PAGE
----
Any chance of sports betting becoming legal in Massachusetts this year likely died in the Senate late last week.
The state Senate rejected the addition of sports betting to the 2021 budget proposal which likely means sports betting won’t be coming to Massachusetts until 2021 at the earliest.
Senator Bruce Tarr submitted an amendment to the budget proposal that would legalize sports betting. The amendment, which was rejected by the senate, proposed the legalization of retail and online sports betting in the state. Following the hearing, Karen Spilka, the Senate President said that sports betting isn’t a priority right now in the midst of the COVID-19 pandemic.
Read more on Massachusetts sports betting legalization efforts.
This is the second time Tarr has tried to push through legal sports betting in Massachusetts. He also included it as an amendment in an economic development bill during the summer, which was also rejected by the Senate.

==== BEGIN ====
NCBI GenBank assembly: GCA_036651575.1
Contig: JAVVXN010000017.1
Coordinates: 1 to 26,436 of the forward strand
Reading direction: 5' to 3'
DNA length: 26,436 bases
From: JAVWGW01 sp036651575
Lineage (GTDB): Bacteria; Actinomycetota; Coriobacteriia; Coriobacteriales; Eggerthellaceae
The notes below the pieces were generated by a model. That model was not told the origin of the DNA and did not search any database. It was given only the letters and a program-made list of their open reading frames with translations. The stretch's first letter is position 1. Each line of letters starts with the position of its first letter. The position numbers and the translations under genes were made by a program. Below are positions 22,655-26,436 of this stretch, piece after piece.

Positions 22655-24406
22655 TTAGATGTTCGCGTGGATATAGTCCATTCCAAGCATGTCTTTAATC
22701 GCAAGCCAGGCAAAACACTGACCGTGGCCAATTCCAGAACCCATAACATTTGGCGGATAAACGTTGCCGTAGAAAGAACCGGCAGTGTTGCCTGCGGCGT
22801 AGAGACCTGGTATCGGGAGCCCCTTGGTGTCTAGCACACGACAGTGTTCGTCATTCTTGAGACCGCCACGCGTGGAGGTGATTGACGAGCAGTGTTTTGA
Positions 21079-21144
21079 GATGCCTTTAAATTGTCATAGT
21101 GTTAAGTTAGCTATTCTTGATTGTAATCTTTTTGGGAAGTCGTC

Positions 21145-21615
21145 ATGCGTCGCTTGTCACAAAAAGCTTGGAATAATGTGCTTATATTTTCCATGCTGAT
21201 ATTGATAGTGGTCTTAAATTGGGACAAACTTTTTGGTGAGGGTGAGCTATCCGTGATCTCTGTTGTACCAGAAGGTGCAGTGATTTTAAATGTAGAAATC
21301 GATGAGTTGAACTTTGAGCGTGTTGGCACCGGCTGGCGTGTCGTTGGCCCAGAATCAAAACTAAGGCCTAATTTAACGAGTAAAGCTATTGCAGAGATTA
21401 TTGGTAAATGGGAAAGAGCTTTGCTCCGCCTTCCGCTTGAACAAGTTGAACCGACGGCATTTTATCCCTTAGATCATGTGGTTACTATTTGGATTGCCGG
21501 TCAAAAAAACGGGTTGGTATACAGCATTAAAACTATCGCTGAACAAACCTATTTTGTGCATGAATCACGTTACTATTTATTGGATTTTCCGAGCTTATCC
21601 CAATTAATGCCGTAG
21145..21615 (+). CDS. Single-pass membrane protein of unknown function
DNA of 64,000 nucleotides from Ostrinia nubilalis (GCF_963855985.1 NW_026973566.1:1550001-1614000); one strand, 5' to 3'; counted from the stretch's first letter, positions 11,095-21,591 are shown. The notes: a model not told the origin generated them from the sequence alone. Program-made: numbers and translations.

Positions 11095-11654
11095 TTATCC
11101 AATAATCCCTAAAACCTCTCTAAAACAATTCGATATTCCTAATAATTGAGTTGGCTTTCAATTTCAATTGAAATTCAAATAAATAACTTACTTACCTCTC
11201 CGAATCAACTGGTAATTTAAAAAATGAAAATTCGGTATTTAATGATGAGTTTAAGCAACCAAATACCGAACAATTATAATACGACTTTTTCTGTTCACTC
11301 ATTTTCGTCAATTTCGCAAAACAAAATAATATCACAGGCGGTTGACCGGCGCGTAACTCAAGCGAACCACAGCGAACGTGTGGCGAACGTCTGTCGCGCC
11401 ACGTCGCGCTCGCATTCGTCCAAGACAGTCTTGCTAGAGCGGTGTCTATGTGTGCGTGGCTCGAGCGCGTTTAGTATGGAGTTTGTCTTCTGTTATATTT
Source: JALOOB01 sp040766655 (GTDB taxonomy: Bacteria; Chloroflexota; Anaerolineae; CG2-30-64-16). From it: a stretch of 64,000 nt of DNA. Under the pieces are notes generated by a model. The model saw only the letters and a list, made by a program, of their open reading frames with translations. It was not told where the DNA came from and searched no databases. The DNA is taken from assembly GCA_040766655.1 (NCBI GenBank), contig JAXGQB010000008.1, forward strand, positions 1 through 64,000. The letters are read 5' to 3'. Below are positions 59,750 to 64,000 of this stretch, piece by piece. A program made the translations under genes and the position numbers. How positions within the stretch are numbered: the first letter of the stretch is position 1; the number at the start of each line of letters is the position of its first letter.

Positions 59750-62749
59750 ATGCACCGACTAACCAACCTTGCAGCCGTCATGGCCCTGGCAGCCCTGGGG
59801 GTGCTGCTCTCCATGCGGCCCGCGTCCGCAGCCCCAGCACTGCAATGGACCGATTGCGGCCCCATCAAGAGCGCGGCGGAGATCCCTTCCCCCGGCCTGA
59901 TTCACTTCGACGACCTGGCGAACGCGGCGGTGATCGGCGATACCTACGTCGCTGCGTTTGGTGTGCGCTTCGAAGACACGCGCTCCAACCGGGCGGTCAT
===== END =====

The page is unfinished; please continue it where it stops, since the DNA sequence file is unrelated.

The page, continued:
While the Senate continues to hold up sports betting coming to Massachusetts the House of Representatives is all for it. During the summer, the House passed an economic development bill that included legal sports betting by a vote of 156-3. If that bill would have passed through the Senate, it would have allowed seven online sports betting licenses for casinos and two other licenses.
The failure to include sports betting in the budget proposal was met with disappointment by betting operators and sports teams in the state. Many of those operators and teams came together to deliver a joint letter to the state Economic Development Conference Committee urging them to legalize sports betting.
The letter was signed by six individuals including Andy Levenson, Senior Vice-President of the PGA Tour, Chris Kelley, COO of MGM Springfield, Jason Robins, CEO of DraftKings, Matt King, CEO of FanDuel, Robyn Glaser, club counsel for the New England Patriots and Sam Kennedy, CEO of the Boston Red Sox.
Missing from the letter were representatives from the state’s other two casinos. However, that’s because representatives from Penn National and Wynn Resorts, operators of the other two casinos, delivered their own letter asking that the state’s three casino operators be awarded three sports betting licenses each for the investments they’ve made in the state.